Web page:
Today in Whostory: 8/23/2019

1946 – Keith John Moon was born to Alfred Charles and Kathleen Winifred Moon at Central Middlesex Hospital in London

1964 – The High Numbers play two shows at the Hippodrome Theater in Brighton supporting Dusty Springfield, Eden Kane, and the Interns.

1965 – The Who play at the “4 Hour Rave” at the Corn Exchange in Colchester, Essex

1966 – The Who play the Sherwood Rooms in Nottingham, Nottinghamshire

1967 – The Who play Atwood Stadium in Flint, Michigan. The Who apparently get into a mood onstage that evening, describing Flint as a “dump” and cursing in front of the attending teenyboppers

1967 – During the afternoon Keith and The Who are photographed outside the Holiday Inn which is advertising the fact that Keith is this day 21 years old. Keith then stops by WTAC-AM to bring birthday cake to the local DJ’s.

1967 – The night that follows the show becomes one of the most famous and notorious nights in The Who’s history. Unfortunately the reality doesn’t quite match the legend. Premier Drums and Decca Records provide a cake for a celebration of Keith’s 21st birthday at the Holiday Inn. The revelries turn into a food fight with the cake and then extends to the parking lot as cars are sprayed with fire extinguisher foam. When a sheriff comes to stop the shenanigans, Keith slips on some of the cake (or, according to Tom Wright, falls off the diving board into an swimming pool surprisingly empty in the middle of August) and knocks out a tooth.

The sheriff takes Keith for emergency dental surgery accompanied by Pete and John. With time and imagination Keith amplifies this story into a full-scale bacchanalia highlighted by his deposit of a Cadillac into the hotel swimming pool and a lifetime ban on The Who’s presence in Holiday Inns worldwide (if this happens it is quickly rescinded; The Who will stay at Holiday Inns on their 1968 tour). The only confirmed results are some cars with paint damage, a ruined carpet, and a $5000 bill (or $50,000 depending on the source) paid by Decca as a blanket coverage for damage.

1968 – The Who play the Wedgewood Village Amusement Park in Oklahoma City, Oklahoma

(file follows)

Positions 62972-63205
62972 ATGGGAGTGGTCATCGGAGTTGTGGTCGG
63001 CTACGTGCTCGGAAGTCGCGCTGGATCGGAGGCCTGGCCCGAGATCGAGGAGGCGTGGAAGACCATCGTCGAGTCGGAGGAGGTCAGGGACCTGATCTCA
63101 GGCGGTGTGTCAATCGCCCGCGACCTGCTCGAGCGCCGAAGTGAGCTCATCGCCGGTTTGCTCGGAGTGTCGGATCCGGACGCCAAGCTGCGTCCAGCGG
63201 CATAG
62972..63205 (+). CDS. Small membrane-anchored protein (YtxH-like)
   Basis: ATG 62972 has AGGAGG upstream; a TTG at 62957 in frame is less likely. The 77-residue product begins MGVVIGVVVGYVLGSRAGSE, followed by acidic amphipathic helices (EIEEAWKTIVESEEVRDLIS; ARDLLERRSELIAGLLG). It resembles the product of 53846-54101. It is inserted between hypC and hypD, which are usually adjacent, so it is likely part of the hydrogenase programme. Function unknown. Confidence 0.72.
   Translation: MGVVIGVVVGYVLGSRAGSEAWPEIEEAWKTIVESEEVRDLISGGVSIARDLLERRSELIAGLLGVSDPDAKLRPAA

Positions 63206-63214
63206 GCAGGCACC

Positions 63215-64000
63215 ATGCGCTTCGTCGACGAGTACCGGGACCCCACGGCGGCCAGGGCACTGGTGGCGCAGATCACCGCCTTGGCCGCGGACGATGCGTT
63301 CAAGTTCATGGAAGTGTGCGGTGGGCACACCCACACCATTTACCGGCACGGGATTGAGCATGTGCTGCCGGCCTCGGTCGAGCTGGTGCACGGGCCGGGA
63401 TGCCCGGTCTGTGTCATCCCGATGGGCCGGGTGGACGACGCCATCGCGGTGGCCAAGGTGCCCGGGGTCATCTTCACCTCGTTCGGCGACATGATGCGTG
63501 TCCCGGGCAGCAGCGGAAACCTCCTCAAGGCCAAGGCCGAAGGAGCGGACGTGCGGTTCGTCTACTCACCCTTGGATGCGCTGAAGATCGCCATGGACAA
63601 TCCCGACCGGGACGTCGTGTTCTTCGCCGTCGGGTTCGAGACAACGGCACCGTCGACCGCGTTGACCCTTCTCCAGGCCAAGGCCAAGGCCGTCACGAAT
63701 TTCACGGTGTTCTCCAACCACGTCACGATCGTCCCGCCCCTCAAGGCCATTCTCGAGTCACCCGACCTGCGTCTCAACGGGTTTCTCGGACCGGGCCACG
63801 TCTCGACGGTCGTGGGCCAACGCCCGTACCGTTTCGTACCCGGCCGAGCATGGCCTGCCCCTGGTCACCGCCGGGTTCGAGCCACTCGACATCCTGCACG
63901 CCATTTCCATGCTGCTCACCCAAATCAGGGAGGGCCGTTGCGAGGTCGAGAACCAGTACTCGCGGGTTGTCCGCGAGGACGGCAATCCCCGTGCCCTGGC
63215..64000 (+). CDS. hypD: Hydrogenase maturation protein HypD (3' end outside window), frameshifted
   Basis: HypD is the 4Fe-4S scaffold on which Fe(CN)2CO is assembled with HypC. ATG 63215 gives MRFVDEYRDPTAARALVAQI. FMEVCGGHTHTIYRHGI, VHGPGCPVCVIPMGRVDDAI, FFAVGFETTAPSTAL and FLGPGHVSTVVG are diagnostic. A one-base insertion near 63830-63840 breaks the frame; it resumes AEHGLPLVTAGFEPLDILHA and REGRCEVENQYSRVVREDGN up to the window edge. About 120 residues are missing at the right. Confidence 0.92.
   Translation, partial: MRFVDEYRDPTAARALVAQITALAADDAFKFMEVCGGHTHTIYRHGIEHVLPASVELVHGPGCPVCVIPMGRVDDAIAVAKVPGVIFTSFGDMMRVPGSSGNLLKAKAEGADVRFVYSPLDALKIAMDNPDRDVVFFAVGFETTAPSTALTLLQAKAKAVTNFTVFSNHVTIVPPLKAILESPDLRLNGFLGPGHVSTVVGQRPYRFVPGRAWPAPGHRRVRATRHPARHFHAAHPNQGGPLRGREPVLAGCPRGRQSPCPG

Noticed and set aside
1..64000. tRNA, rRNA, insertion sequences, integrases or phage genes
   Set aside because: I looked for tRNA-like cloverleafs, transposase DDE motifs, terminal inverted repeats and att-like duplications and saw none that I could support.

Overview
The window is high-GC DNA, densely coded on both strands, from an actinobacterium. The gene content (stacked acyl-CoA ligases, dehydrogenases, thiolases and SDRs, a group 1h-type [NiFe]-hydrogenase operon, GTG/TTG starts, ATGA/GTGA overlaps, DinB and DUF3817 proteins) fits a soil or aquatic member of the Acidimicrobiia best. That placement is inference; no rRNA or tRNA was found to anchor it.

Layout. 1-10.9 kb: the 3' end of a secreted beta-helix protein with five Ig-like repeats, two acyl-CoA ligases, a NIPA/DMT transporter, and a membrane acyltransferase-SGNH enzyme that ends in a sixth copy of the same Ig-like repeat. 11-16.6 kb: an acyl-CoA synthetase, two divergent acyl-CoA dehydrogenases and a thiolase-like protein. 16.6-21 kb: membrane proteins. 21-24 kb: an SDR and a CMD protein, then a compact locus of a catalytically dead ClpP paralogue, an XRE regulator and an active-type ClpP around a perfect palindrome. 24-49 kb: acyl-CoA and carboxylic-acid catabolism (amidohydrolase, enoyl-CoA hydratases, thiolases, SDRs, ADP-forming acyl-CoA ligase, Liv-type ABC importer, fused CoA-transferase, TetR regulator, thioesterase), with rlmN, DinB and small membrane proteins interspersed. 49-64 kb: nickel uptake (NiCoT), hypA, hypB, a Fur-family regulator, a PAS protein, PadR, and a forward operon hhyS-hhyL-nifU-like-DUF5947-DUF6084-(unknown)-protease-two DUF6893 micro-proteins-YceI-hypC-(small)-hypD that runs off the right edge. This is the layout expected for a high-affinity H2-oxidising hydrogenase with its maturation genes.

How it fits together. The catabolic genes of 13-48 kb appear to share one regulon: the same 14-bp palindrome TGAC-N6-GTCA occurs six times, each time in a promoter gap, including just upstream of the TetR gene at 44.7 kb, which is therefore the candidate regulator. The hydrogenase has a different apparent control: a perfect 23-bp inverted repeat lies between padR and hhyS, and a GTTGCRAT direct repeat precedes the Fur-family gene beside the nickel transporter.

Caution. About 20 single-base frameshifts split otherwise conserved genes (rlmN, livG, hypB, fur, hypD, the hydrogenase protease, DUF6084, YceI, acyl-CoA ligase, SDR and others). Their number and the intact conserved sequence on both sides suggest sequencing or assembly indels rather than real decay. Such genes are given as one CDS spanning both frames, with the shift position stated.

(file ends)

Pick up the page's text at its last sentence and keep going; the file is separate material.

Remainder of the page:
1969 – The Who were to have played at the Grays Festival Marquee in the Brentwood Road, Grays, Essex but they show up only to apologize for having to cancel because of Keith’s busted foot.

1969 – “I’m Free” hits its peak on the Billboard charts at #23, holding that position the next week

1972 – The Who play Kungliga Tennishallen in Stockholm, Sweden. In Stockholm The Who and their support crew are interviewed and part of the concert is filmed for a Swedish television documentary entitled Roadies.

1974 – Keith celebrates his 28th birthday at a party at the Beverly Wilshire in Los Angeles. Attending are Rod Stewart, Linda Blair, Linda Lovelace, Brian Wilson (barefoot and wearing a bathrobe) and 1500 others. MCA Records gives Keith the suit Robert Redford wore in the movie The Sting. The Stampeders perform, joined at one point by Keith, Jesse Ed Davis, Harry Nillson, Nikki Barclay and Patti Quatro who perform terrible renditions of “Don’t Worry Baby” and “Good Golly Miss Molly” before the hotel management pulls the plug to everyone’s relief

1975 – In New Musical Express, Roy Carr provides the first printed version of the story about Keith lecturing a hotel manager on sonics. It goes like this: Keith is blasting the new Who album on a portable tape player in the lobby of a swank hotel when the manager says, “will you turn off that noise?” Keith switches it off, takes the manager back to his hotel room and has him wait outside while he demolishes the room ending with the blowing of the door off its hinges with a cherry bomb. “That was noise,” Keith explains. “This,” as he switches the tape player back on, “is The Who.”

1980 – The soundtrack album to Roger’s film McVicar hits the British charts on the 23rd (where it peaks at #39). The listing of performers on the sleeve shows that all the present members of The Who play on the record, but there is no information about which tracks they are on or whether they play any songs as a unit. Paulo Hewitt in Melody Maker pans it saying it sounds like Who Are You rejects. People magazine likes the harder-rocking songs, but finds the ballads too tame.

1994 – Roger’s “A Celebration of the Music of Pete Townshend” tour continues with a performance at the Poplar Creek Music Theater in Chicago, Illinois

1995 – John appeared with the Ringo Starr & His All-Starr Band at Pier 62/63 Seattle, Washington

2000 – The John Entwistle Band’s long-delayed Music From Van-Pires goes on sale at John’s website. The CD is also sold at souvenir kiosks at Who shows. It will be John’s last solo studio album

2002 – The Who play The Palace of Auburn Hills in Auburn Hills, Michigan

2005 – Pete posts another diary entry, defending Rachel against some Who fan forum postings that claim she is Pete’s “Yoko”

2011 – BBC Radio Two has part one of a special with Pete Townshend discussing his history. Part two airs on the 30th